The common element in the attacks described above is that they have allegedly been traced to Russian hacker groups. This introduces a diplomatic element to NATO’s cyber-initiatives: cyber-attribution. Russian groups have been cyber-aggressive for quite some time – this began as early as 2007 when they attacked Estonia’s government websites for removing a Soviet war memorial. Despite identifying the territory in which these attacks originate,and even the groups that conducted them, it is virtually impossible to determine if these groups are running independently or through state sponsorship. Regardless, Russian hackers have been particularly active in the cybersphere recently, and this speaks to the necessity of building cyber defensive capabilities now.
Now that NATO has committed to approaching cyber as a space for conflict, the organization will have to moderate a number of complex elements. For example, there is the defensive versus offensive divide in what capabilities to develop. While an anonymous official emphasized that NATO’s focus would be on the defensive and avoid offensive tactics, the fact is a number of countries, such as the US, UK, and Russia, already have offensive capabilities (there is an argument that offensive capabilities can be integrated into defensive alliances). If NATO chooses to pursue offensive capability, will knowledgeable members contribute that information? As James Lewis of the Centre for Strategic and International Studies pointed out, there is a “huge reluctance to share capabilities” eroding the cyber-defence culture.
Additionally, NATO Ministers will have to determine the criteria under which a cyberattack does invoke Article 5. There are different variations of cyberattacks – some are going to be more damaging than others. Is taking down a government website with distributed-denial-of-service (DDoS) attacks a cyber-attack? While this would be a minor inconvenience to some governments, for countries like Estonia, where so many of their governmental services are online, this has more serious implications. Additionally, should there be any response to cyber attacks that are economically-threatening in nature? While these attacks and other non-military targeted attacks may not invoke Article 5, should NATO respond to more less severe cyber-attacks as well? If so, how? In 2014, it was suggested that this be determined on a case-by-case basis (and Stoltenberg reiterated that it will depend on the “severity of the attack” after the 2016 announcement). While I agree that this is the most appropriate way to approach this now, NATO ministers should invest time into developing basic criteria for how to respond to different levels of ‘cyber-attacks.’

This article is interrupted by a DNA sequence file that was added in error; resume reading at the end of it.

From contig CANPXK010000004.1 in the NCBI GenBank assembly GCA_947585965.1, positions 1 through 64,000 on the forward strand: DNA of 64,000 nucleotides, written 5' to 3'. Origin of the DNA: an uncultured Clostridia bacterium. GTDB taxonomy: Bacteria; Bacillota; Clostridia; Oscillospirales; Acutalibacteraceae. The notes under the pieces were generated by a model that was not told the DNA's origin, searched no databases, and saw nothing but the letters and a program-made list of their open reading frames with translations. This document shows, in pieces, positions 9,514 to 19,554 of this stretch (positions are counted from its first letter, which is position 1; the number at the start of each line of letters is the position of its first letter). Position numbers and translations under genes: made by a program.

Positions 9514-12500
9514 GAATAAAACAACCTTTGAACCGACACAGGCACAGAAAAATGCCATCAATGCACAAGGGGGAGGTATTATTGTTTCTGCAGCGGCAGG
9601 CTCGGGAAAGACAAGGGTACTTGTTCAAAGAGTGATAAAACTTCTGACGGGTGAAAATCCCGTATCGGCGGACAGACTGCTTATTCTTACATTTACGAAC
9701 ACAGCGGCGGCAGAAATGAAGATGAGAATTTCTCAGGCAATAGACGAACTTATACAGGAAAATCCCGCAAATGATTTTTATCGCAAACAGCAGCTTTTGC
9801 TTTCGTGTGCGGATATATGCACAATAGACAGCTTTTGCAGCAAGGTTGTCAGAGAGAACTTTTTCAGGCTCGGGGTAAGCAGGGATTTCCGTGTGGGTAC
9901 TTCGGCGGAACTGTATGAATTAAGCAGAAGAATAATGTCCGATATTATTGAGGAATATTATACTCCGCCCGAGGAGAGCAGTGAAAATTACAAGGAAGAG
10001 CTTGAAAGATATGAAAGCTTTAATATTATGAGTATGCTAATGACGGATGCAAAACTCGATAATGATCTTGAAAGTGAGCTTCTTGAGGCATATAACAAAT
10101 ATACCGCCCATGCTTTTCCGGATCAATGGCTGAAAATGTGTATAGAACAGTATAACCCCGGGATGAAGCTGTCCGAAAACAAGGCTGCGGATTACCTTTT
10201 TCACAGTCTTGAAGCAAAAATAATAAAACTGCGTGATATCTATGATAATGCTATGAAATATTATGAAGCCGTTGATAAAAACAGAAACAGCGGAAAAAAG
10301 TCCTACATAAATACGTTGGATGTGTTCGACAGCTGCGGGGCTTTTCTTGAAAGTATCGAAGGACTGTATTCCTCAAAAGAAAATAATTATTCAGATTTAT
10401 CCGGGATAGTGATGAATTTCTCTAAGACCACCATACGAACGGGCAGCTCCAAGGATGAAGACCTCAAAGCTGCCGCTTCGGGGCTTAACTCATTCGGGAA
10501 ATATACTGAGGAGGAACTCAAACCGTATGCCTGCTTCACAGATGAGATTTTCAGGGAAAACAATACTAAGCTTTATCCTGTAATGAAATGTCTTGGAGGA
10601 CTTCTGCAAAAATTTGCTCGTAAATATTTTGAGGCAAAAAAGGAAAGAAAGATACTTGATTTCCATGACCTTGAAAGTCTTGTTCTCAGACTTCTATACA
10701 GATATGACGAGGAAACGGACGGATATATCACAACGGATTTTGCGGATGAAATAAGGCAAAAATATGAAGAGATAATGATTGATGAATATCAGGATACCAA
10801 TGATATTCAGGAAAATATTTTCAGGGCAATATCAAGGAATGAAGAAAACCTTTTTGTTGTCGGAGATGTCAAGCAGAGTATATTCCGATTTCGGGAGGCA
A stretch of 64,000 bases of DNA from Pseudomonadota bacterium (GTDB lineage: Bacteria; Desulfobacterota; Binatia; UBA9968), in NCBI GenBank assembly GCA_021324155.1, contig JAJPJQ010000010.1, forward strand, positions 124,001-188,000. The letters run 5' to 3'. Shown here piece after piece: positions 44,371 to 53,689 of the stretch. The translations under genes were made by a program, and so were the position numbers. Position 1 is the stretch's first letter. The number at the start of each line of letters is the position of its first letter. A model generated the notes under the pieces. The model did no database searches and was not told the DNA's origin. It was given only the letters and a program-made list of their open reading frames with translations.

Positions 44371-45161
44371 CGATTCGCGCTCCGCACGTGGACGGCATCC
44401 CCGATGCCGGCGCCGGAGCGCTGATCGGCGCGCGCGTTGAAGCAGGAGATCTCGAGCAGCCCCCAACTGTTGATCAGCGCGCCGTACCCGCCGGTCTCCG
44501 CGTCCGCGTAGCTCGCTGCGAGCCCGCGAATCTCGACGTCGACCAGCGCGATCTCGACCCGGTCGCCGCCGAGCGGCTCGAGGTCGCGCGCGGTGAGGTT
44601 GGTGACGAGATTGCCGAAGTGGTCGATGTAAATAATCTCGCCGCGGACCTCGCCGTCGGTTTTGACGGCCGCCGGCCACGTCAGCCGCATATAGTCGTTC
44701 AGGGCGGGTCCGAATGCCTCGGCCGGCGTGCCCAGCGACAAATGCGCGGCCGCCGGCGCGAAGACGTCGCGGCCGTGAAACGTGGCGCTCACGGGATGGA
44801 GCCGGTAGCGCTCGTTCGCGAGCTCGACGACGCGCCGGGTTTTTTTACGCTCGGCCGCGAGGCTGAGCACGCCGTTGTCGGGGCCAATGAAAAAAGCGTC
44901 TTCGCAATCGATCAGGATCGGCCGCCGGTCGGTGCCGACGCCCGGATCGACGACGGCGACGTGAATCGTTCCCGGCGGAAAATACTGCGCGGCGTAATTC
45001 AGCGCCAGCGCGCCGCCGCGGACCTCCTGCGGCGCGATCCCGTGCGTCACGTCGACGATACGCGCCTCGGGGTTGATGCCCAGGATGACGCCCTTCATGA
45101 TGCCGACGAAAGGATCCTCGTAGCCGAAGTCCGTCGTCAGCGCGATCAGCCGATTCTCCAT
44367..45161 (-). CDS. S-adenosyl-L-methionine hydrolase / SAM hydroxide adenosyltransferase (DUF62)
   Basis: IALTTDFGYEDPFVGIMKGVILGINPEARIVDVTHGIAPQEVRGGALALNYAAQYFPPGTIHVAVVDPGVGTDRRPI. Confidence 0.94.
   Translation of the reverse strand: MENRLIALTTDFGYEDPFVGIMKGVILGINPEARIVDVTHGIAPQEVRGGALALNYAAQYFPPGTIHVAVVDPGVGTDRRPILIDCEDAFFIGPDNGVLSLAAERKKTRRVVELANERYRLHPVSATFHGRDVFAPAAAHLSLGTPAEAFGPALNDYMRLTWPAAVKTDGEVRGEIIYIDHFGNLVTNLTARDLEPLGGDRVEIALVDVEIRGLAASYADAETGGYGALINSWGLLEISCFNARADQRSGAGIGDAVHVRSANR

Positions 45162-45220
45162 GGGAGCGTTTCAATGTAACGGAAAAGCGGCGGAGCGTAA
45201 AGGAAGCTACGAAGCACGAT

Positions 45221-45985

Finally, as a more long-term consideration, it will be interesting to see how NATO approaches different cyber-aggressors. Russia is not the only cyber-aggressive country; China is also aggressively acting on the internet, conducting both economic and diplomatic espionnage as well. ISIS has also been utilizing the internet to reach potential members, therefore NATO may also have to engage with the Islamic State online as well. With the issue of attribution on top of this, it will be interesting to see how NATO chooses when to engage in the cyber realm.
NATO has taken a positive step in ensuring its members’ security by embracing cyber into its operational domain. Where cyber is a space that is still being developed and shaped by those who engage in it, NATO’s involvement will contribute to the normative development of cyber-warfare rules, both defensive and offensive. It is going to be very interesting to see how NATO chooses to formulate its own standard of operation there and how that affects other international cyber relations.
Photo: Courtesy of U.S Federal Government via Wikimedia Commons. Public Domain.
Disclaimer: Any views or opinions expressed in articles are solely those of the authors and do not necessarily represent the views of the NATO Association of Canada.